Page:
Mn= 2n+4 ⋅ n+1 ⋅ n−1 … 2 ⋅ 2 an Gm(e) , (n+2)(n+4) n+2 n 3 π

where for a circle Gm(0) = 1.

It is possible to combine the results for even and odd n into a single formula, but this is less convenient for applications.

## Moments for a rectangle We evaluate Mn for a rectangle from Santaló’s In+3, as above.

Let the diagonal of the rectangle be d, and let the sides be a=dco, b=dsi. It suffices to consider 0φπ/2.

First suppose 0φπ/2γ. Define p1=(d/2)cos(γ+φ) , p2=(d/2)cos(γφ)S. The chord length σ for the line (p,φ) is given by

 σ=bsecφ if  0≤p≤p1 σ=bsecφ×(p2−p)/(p2−p1) if  p1≤p≤p2 0 if  p>p2

from which we easily find

 ∫ ∞ σndp=(d sinγ secφ)n ( d cos(γ+φ) + d sinγ sinφ ) . 0 2 n+1

Similarly, for π/2γφπ/2 we find

 ∫ ∞ σndp=(d cosγ cosecφ)n ( − d cos(γ+φ) + d cosγ cosφ ) , 0 2 n+1

which has the same form as the first integral if we put  γ=π/2γ′φ=π/2φ′.

Integrating over φ=0 to we find for n>0 that

 In=2d n+1 sinnγ cosγ ∫ π/2−γ secn−1φdφ− 2 d n+1(sin2γ−sinn+1γ)+ comp, 0 n+1

where “comp” is obtained by putting π/2γ in place of γ. Recall that if

 Sm(θ)= ∫ θ secmφdφ 0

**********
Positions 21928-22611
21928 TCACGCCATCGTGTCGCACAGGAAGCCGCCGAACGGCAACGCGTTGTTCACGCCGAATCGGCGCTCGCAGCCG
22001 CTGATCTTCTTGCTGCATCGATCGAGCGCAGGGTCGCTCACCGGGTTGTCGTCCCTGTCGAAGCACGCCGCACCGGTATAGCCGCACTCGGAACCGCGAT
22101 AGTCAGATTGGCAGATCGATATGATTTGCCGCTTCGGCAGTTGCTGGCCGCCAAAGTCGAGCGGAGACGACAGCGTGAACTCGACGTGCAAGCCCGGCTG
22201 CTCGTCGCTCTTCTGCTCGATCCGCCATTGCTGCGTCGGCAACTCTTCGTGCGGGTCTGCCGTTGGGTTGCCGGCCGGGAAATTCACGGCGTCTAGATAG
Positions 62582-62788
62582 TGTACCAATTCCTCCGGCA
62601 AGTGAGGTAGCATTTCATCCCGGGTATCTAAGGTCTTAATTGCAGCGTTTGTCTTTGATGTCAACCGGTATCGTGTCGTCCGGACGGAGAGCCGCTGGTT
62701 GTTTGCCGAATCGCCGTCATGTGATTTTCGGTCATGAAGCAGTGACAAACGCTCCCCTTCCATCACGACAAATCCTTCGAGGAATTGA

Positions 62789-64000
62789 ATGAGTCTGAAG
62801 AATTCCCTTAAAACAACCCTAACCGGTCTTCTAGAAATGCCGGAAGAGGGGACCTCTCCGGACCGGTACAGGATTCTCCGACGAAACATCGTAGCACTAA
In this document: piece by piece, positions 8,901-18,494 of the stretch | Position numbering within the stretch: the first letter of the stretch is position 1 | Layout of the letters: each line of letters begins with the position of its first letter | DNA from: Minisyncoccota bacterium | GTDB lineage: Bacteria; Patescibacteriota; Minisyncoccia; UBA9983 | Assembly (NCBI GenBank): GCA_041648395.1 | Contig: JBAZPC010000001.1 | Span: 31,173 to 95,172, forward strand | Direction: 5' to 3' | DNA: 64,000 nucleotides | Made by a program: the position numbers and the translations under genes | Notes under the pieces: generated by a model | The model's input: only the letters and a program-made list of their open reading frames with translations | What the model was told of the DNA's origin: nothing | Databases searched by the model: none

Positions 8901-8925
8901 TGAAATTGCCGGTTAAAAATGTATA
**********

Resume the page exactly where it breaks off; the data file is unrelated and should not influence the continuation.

for 0θπ/2 and integer m>0, then

 S1(θ)=ln(secθ+tanθ), S2(θ)=tanθ,
 Sm(θ)= 1 tanθ secm−2θ+ m−2 Sm−2(θ) (m=3,4,…). m−1 m−1

Hence if we define

 U2= d ln ( d+b ) , U3=1, Um= 1 + m−3 ⋅ a2 Um−2 , b a m−2 m−2 d 2
 V2= d ln ( d+a ) , V3=1, Vm= 1 + m−3 ⋅ b2 Vm−2 , a b m−2 m−2 d 2

then the moments Mn are given by

 Mn= 4 ( d n (Un+3+Vn+3) − d  n+4−a n+4−b n+4 ) . (n+2)(n+3) (n+4)a2b2

For even n this expression reduces to a polynomial in a2,b2. Putting n=2m we have

 M2m=m! ∑ m a2(m−k) b2k . k=0 (2k+1) (2m−2k+1) (k+1)! (m−k+1)!

There does not seem to be a similar result for odd n.

## References

  Luis A. Santaló, Integral Geometry and Geometric Probability (Vol. 1 of Encyclopedia of Mathematics and its Applications), Addison-Wesley, 1976, pp. 45–49.  I.S. Gradshteyn & I.M. Ryzhik, Table of Integrals, Series, and Products, 6th edn, Addison-Wesley, 2000, pp. 387–388.